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In what is an otherwise laudable if not particularly special appeal to stop the conflation of old age with death, writer Amy Gutman in the Washington Post a few weeks ago, summed up this way:
”We baby boomers (soon to be joined by our GenX peers) have few guideposts to follow in designing fulfilling and productive lives for 30 more years.
“This makes it all the more important that we both recognize the issue at hand and talk to and learn from one another. For now, our proper focus is not 'aging and death.' It’s 'aging and life.'”
Hey, Amy. I'm older than baby boomers but I'm a long way from dead yet.
In two short sentences, Ms. Gutman has consigned me along with everyone else currently over the age of 68 to irrelevance.
It feels a lot like the years during which the women's movement ignored our sisters who chose full time motherhood. It took decades to repair that lamentable and unnecessary rift.
This time it is the baby boomer generation, replicating the role of careerist feminists, rejecting generations older than themselves (instead of mothers).
Move along now. Nothing to see here, nothing to learn. Only we baby boomers and a few gen-xers need apply.
This is not new from boomers. Hardly a day and certainly not a week passes when I don't find boomer-written references about ageing that specifically exclude anyone older.
(I don't mean to pick on Ms. Gutman but she is emblematic of an ongoing, widespread attitude. She's getting called out only because she is the most recent to raise my hackles and happened to do it on a day I decided to finally speak up.)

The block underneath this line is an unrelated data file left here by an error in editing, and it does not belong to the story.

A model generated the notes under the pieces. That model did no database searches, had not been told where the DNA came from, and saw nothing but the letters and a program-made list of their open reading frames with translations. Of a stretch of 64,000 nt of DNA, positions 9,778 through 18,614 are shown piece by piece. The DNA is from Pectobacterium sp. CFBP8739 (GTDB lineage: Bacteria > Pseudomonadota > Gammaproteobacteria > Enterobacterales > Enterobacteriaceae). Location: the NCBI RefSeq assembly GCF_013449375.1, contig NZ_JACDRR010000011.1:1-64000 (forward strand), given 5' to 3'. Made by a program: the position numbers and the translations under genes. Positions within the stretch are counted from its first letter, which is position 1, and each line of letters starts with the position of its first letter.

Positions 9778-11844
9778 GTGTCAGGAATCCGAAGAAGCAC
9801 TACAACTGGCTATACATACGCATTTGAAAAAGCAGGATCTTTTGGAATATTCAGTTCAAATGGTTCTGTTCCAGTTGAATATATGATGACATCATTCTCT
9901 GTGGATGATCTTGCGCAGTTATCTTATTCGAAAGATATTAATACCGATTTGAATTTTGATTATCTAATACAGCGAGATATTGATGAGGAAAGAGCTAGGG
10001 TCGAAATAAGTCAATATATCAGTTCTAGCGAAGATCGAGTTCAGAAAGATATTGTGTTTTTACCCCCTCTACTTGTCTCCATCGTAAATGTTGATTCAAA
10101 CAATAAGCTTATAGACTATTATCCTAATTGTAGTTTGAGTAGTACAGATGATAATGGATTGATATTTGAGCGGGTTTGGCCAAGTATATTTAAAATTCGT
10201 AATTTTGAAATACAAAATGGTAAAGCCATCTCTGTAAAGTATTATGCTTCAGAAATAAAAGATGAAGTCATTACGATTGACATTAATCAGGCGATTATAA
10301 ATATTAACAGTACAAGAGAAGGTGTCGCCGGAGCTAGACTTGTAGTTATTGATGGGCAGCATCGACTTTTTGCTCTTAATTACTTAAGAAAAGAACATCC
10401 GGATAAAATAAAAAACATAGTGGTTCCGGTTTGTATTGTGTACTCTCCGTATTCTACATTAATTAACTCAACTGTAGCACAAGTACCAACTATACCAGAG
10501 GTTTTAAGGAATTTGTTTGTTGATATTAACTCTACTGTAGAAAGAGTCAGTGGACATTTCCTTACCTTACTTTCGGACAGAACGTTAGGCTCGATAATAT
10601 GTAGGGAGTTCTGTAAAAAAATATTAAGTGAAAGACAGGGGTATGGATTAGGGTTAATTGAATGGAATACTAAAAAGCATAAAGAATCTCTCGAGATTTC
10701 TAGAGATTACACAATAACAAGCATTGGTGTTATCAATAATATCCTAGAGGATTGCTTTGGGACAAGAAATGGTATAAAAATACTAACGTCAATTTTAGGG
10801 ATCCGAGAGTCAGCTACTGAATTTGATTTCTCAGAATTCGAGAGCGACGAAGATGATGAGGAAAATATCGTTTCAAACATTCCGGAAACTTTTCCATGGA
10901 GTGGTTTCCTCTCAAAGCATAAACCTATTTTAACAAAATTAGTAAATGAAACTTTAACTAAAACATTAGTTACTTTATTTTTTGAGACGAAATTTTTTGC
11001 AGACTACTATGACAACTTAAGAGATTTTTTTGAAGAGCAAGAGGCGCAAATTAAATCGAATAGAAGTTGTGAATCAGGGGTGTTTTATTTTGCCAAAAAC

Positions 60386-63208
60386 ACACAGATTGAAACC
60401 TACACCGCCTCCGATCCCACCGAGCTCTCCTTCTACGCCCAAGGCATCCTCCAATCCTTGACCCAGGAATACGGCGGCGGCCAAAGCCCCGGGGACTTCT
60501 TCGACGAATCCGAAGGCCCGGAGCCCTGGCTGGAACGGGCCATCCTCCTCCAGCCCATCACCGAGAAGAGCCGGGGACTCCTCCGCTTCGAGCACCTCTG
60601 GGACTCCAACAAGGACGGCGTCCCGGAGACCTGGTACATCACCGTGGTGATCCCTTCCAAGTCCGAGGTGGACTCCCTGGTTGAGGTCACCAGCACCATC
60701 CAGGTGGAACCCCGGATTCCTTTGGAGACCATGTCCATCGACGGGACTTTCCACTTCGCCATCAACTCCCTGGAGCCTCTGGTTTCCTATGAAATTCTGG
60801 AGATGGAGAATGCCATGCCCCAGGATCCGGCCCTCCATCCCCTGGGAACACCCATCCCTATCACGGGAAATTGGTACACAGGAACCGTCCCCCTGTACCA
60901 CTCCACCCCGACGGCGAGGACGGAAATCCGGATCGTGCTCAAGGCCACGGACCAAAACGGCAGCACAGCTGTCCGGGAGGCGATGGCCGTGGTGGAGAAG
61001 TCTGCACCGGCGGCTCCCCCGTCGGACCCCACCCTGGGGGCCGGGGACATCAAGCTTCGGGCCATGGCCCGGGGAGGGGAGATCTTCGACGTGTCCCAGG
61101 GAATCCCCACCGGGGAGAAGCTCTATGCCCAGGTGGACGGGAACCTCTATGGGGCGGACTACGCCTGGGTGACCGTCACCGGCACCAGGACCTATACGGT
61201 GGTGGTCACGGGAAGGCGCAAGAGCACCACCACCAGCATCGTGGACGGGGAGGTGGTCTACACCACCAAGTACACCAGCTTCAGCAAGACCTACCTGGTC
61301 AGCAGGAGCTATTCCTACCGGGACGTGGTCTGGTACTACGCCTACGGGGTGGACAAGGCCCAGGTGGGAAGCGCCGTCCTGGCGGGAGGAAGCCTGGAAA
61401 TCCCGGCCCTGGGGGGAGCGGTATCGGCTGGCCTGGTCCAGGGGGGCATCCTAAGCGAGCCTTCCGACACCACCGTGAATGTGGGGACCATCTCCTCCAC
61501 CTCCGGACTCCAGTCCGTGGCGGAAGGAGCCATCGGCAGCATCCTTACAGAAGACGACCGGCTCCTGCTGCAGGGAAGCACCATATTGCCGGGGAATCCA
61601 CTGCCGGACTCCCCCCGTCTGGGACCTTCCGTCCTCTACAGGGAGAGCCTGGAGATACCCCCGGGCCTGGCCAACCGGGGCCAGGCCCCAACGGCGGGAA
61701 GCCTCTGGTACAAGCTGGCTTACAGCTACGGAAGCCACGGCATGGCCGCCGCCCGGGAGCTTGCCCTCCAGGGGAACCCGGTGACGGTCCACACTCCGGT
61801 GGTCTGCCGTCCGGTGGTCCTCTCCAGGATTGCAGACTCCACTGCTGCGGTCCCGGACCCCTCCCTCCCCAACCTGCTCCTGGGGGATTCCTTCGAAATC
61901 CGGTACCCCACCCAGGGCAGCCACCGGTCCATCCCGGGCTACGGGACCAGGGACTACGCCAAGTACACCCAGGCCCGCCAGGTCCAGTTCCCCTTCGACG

Deliberately omitting more than 31 million people (the population age 69 and older) from the conversation about growing old is another of the many forms of ageism.
Although Ms. Gutman and some of her generation appear lately to accept their own aging and want to find ways to change negative attitudes that remove old people from the mainstream of life, she immediately dismisses the one group who actually knows something about “designing a fulfilling and productive” old age.
I suspect the reason is what it has always been – denial:
Oh, I'm not like those old people over there. Don't confuse me with the ones on the bench in the park or the bridge bunch at the senior center. I'm getting old differently from them.
It's not enough to say, as old people too often do, oh, well – their turn will come. If old people are going to ever be accorded the respect and dignity all people deserve, it has to start now. The older generations cannot, should not pit themselves one against the others.
Amy Gutman is right, we need a public conversation about growing old (god knows I've been trying here for 10 years). But it is doomed from the start when any part of the group is excluded.
If Ms. Gutman doesn't think we of the generations older than she have anything worthwhile to say about fulfilling and productive lives in old age, she could start educating herself by reading just one post (among many) at this blog.
There is much that is rich, thoughtful and even wise in last Friday's conversation, filled with a variety of ideas about how to live and contribute during the last third of our lives.